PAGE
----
Are you annoyed by those people who stand in front of you at concerts and you get to watch everything through their smartphone screens? It seems they annoy the performers, too. Looks like Jack White has really had enough of this, and he’s taking phone ban to a new level. From now on, the audience at his concerts will not have the access to their beloved smartphones while the show lasts. They will be asked to keep them locked in Yondr pouches, and they can only unlock them at certain points of the venue.
Ryan Adams’ performance at Gasparilla Music Festival had good music and good vibe, but also one unpleasant event. the singer and photographer Joe Sale fell out over the use of flash.
Sale took photos of the concert using a flash, while it was strictly prohibited. It’s not a caprice – it’s because the singer has a Meniere’s disease. Flashing lights can cause him to have vertigo-like symptoms, ocular migraines, and seizures.
When Adams saw the photographer using the flash, he called him out by improvising a song. He also reminded security to issue a reminder that the flashes are forbidden. And Sale responded in the rudest way possible – he flipped him a bird. This was just a beginning, and the argument continued on Twitter.
Photographing concerts is not an easy task, especially indoor concerts. Often, you’ve got get dim lighting conditions. The lights you do have illuminating your scene are often extremes of one colour or another. They oversaturate your shot, you lose a lot of detail and information, especially in highlights and skintones, and your camera’s meter often just can’t handle it.
So, what can you do? In this video from concert photographer J. Salmeron at MetalBlastTV, we find out how our cameras react to different types of light, the challenges faced shooting concerts, and how to overcome some of them. It also explains why we see so many concert photographs shot in black and white.
Whenever you use the words “concert” and “photography” in the same sentence, emotions often tend to start flying. Whether you’re a professional trying to earn a living, being crippled by ridiculous contracts, or a fan who prefers to view through an LCD rather than with your eyes, there’s always some controversy.
This time, it’s Adele, stopping a concert and calling out a fan for not only filming, but setting up a tripod in order to do it!
You’ll probably either love this guy’s sense of humor or hate it, but if you’ve ever to been to a concert, he makes a few points that will most likely resonate with you regardless of whether or not you appreciate his style. (I admit, I was turned off at first, but after about 20 seconds of listening to what he had to say, I totally became a fan.)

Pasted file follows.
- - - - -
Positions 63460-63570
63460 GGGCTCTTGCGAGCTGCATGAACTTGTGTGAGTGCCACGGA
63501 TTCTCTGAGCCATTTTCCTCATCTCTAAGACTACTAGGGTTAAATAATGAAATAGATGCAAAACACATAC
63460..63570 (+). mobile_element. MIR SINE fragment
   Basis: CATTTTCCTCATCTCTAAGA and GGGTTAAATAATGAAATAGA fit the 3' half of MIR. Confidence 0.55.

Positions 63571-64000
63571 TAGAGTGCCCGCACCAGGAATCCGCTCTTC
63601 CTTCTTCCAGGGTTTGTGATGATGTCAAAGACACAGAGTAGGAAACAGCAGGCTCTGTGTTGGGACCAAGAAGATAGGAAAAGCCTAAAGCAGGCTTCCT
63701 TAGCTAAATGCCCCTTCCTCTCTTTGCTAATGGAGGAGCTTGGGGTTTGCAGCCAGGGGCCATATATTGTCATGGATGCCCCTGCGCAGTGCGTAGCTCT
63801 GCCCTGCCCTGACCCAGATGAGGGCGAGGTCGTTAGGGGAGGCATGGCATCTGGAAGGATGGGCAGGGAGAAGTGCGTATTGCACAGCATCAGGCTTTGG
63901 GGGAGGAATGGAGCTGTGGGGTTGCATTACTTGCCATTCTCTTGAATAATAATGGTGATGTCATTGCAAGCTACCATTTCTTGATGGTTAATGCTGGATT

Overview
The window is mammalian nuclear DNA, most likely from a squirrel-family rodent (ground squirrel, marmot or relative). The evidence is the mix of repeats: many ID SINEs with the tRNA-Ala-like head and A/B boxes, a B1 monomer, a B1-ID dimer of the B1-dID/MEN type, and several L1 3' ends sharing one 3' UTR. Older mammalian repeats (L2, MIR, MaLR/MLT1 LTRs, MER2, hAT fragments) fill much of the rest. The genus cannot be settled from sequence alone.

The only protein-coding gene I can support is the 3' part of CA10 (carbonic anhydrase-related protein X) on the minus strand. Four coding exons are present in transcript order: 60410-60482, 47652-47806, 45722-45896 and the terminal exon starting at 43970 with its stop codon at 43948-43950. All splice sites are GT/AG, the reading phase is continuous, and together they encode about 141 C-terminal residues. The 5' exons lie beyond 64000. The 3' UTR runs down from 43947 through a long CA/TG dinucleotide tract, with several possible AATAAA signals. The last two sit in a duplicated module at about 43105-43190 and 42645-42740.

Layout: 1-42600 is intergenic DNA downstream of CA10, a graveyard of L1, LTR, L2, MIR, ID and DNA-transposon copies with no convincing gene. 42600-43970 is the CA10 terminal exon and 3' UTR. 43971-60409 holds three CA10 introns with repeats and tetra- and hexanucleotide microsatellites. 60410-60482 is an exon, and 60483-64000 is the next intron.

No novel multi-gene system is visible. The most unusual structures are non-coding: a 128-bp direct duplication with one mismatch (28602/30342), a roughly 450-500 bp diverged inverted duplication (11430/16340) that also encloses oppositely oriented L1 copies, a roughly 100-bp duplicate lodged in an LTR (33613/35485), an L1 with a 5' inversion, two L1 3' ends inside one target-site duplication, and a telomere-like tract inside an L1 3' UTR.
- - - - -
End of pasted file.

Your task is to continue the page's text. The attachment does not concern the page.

In the clip, Woody Roseland makes a heartfelt case against taking photos during the concert at all, but he’s accepted most everyone is going to just keep on doing it anyways. In an attempt to find a solution to the problem through compromise, he made this fun little video with a few suggestions on how to get better photos at concerts without royally ticking off the poor guy stuck standing behind you.
Concert photography is probably one of the most challenging fields in photography, but also one of the most rewarding. I can clearly remember the first time I stood in the photo pit, getting ready to shoot the alternative band, Tv On The Radio. I was still trying to figure out the right settings on my camera when suddenly the lights in the venue went off. The band got on the stage, hundreds of people started screaming behind me and I thought, “Am I dreaming or is this real?” Then it hit me – damn, it’s real and I’d better get back to reality quickly and take some great photos! That was how concert photography felt for me the first time I did it. 7 years later, every concert I shoot still gives me an adrenaline kick and there´s always a new challenge to deal with.
Concert Photography is the dream of many passionate music and photography lovers out there. However, there isn’t much information around detailing how to succeed at concert photography. You won´t be able to find many books about concert photography. Something else that holds people back from starting to live their dream is thinking that they need the expensive gear that pro photographers use. In this article, I’m going to show you 7 tools that will help you to get started and bring your concert photography career to the next level.
Your 7 must-have tools in concert photography: